In a study done on the high and low dose effect of cannabis stated, “the study concluded that both low and high cannabis doses were efficacious in reducing neuropathic pain of diverse causes.”(Wilsey, 2008). The results of this study helped show that the use of cannabis was helpful in reducing chronic pain that these patients were going through. Throughout this study some of the patients dealt with some unwanted side effects that the smoked cannabis brought about, these side effects may have been unwanted but none of these side effects were unwanted enough that it would cause the patients to exit the study. These patients just looked at these side effects as something that came along with the smoked cannabis and they were will to deal with these side effects, if it meant that the pain they were suffering would be taken care of.
Marijuana is quickly becoming a drug that is easy accessible as well as legal in some states. Many people use this drug for recreational use, but many people are looking for a way to deal with pain.
The purpose of this study was to determine if marijuana is effective for pain management in college football players. College football players that use marijuana in place of ibuprofen will have a lower score on the pain assessment scale than those who use ibuprofen.
Experimental Research design. This research will study the effects that marijuana has on pain, and it will specifically focus on college football players. Repeated measures ANOVA were used to assess treatment differences due to the independent variable (marijuana) on the dependent variable (pain). SPSS (version 22) was used for all analyses with .05 used as the level of significance.
20 college football players were randomly arranged into either an experimental or control group. Both groups were followed for a 12-week season with a pain assessment questionnaire administered with a Pre and Post interaction on a (0-10 scale, see Appendix).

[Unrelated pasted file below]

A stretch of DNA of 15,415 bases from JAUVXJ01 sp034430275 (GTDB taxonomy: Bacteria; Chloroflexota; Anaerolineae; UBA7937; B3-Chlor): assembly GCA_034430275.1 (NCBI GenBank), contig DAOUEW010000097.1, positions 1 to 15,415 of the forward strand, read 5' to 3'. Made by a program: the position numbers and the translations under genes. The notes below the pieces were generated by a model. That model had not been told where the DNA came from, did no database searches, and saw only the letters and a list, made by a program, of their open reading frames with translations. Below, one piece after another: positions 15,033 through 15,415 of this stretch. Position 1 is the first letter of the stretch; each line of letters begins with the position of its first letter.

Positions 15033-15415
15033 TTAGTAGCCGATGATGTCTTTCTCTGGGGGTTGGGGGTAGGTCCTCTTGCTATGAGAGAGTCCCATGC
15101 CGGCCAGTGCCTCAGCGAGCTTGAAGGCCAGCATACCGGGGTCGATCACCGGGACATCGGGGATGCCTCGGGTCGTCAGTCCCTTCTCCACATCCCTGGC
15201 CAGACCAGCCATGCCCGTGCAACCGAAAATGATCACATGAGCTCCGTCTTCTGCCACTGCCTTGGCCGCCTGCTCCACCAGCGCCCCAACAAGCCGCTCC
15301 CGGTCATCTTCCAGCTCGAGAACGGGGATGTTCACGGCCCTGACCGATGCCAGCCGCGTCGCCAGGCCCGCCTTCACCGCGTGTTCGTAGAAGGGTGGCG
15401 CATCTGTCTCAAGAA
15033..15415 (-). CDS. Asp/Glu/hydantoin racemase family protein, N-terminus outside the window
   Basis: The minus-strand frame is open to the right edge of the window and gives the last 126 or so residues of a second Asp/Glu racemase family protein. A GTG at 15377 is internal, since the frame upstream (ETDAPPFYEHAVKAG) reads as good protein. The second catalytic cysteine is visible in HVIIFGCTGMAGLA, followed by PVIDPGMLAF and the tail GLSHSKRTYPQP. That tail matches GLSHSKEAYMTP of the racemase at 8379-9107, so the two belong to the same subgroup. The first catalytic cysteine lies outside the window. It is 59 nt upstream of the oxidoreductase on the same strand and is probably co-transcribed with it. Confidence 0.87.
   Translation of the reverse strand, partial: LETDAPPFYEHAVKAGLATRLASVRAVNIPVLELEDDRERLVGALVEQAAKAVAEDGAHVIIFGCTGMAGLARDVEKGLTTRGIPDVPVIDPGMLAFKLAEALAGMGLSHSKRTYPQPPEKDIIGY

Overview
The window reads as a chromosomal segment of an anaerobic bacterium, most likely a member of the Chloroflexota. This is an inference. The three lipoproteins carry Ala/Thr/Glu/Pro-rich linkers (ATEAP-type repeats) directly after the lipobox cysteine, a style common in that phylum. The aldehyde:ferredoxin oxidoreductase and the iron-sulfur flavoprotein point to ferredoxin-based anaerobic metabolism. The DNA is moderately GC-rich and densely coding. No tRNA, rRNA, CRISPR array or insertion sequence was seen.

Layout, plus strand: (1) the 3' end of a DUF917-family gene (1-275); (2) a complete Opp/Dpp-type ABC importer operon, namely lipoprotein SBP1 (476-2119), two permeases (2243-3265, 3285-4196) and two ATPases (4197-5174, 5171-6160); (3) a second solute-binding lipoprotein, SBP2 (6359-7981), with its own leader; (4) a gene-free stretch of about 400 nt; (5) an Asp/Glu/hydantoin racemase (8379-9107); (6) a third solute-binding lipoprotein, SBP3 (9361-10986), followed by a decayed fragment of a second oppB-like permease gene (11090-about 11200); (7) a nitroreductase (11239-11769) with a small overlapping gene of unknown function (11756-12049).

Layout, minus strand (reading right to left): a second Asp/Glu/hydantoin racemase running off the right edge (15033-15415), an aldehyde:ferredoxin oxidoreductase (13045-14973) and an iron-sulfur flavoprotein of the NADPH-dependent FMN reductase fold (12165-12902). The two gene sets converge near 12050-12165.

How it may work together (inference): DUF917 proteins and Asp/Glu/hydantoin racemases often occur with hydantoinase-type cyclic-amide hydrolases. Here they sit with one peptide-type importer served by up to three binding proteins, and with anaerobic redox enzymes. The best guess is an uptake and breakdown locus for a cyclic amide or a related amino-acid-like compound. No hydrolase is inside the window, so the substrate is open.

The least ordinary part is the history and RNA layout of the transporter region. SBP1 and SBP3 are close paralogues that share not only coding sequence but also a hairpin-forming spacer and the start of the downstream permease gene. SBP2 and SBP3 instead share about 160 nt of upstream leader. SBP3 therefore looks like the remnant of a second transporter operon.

Each player was given a pain assessment pretest before their 12-week season started to determine where they fell prior to the research study began. After the pretest was given each player in their given groups was given 500 mg of the certain drug being distributed. Each player in each group will be retested each week of the season but will only be revaluated at the end of the season to see if there was a significant difference in the pain assessment averages between the groups.
With this is college football teams schedule including all Saturday games during the year, the players of each group will be given the corresponding drug on the following Monday. The experimental group was given a cannabis dosage of 500 mg for pain, while the control group was given the same dosage of 500 mg but instead of cannabis this group was given Ibuprofen only.
All participants were given a pain assessment scale survey (see appendix) to gage their pain from playing college football. Responses could be ranged from 0-10. 0 representing “No Pain” while 10 represented “Unable to Move” “I am in bed and can’t move due to my pain. I need someone to take me to the emergency room to get help for my pain.” Respondents were told to complete the pain assessment as truthfully as they could to help understand where they sat on pain levels.
1926077472751Table 1. Pain Results (0-10 scale)
0Table 1. Pain Results (0-10 scale)
The results showed a significant decrease in pain in the experimental group, with little change in the control group.
Group Mean Std. Deviation N
Pre Control 4.40 1.506 10
Expirmental4.60 2.066 10
Total 4.50 1.762 20
Post Control 4.10 1.101 10